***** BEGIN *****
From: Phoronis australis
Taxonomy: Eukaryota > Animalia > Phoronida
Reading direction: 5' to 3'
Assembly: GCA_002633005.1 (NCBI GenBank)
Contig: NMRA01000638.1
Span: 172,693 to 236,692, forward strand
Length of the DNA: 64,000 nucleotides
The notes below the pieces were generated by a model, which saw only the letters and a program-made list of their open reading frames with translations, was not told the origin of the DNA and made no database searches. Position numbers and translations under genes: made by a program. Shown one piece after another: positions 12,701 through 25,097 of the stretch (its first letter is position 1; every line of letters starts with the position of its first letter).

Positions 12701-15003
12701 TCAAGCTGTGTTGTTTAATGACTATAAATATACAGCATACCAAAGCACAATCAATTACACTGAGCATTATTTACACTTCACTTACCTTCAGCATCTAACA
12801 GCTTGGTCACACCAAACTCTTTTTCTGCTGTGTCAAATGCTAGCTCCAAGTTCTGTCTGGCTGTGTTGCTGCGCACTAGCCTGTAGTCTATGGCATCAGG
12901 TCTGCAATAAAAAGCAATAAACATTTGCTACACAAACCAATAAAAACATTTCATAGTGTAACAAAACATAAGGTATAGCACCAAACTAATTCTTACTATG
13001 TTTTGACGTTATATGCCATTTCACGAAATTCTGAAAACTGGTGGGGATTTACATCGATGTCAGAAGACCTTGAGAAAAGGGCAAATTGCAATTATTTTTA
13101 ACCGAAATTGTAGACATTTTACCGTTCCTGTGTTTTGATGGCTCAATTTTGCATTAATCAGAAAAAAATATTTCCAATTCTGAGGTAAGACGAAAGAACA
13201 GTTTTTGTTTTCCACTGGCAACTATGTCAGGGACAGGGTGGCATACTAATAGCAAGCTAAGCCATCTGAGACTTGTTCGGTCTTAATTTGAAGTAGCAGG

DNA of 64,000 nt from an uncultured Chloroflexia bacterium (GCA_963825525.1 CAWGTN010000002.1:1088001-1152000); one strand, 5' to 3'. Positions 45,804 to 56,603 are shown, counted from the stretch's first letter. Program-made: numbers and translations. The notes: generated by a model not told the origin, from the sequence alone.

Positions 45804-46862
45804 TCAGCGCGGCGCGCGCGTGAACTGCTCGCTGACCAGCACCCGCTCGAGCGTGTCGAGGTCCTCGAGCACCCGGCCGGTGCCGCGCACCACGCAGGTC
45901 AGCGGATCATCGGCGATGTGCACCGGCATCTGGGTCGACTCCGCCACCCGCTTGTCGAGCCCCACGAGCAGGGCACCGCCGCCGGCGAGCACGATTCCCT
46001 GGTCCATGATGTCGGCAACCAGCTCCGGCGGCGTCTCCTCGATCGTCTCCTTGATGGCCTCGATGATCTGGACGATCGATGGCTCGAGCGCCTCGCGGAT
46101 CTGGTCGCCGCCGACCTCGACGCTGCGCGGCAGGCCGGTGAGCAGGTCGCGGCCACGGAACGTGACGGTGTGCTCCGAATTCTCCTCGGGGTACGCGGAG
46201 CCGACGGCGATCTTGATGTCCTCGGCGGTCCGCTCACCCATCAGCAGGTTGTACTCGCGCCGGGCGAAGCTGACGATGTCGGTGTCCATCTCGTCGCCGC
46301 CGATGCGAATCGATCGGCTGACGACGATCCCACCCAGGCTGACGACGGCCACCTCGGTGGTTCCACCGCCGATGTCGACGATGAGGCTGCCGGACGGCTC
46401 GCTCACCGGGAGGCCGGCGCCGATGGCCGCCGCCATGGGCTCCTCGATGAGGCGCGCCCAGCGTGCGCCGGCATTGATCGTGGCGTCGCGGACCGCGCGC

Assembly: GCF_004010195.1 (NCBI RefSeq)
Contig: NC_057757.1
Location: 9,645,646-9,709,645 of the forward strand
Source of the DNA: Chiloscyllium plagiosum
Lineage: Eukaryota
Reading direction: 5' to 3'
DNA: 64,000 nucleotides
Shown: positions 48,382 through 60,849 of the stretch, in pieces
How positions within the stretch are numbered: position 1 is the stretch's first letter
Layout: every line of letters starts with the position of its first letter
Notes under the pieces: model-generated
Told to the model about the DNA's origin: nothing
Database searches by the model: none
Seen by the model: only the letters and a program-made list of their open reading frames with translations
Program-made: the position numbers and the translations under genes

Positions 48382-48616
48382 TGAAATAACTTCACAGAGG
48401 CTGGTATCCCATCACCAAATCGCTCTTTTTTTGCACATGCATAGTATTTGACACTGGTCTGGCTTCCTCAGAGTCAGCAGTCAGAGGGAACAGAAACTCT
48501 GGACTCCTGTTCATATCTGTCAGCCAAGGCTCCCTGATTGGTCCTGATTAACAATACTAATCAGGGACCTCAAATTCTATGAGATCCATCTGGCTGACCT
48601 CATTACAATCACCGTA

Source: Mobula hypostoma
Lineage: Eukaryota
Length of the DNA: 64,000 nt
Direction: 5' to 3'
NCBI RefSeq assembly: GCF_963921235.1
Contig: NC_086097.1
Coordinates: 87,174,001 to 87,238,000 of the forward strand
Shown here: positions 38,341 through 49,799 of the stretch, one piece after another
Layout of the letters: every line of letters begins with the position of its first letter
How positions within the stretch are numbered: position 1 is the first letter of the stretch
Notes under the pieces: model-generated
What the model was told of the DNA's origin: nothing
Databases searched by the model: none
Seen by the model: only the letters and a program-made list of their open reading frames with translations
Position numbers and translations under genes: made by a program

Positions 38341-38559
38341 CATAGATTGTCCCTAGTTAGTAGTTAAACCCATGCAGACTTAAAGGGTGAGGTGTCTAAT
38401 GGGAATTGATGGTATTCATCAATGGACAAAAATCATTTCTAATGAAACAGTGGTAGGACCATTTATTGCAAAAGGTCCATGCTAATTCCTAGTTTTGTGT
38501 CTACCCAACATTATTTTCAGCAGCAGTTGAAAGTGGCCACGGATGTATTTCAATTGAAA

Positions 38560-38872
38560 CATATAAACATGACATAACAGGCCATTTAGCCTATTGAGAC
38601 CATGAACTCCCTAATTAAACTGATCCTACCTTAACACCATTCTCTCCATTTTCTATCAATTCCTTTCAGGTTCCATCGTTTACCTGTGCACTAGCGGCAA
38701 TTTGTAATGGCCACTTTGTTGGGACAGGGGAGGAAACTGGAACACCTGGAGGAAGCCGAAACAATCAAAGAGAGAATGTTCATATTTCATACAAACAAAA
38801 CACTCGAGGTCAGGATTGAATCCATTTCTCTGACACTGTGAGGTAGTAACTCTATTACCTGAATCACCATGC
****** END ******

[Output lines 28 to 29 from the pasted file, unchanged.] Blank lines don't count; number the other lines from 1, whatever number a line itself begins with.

Source of the DNA: Chiloscyllium plagiosum
Lineage: Eukaryota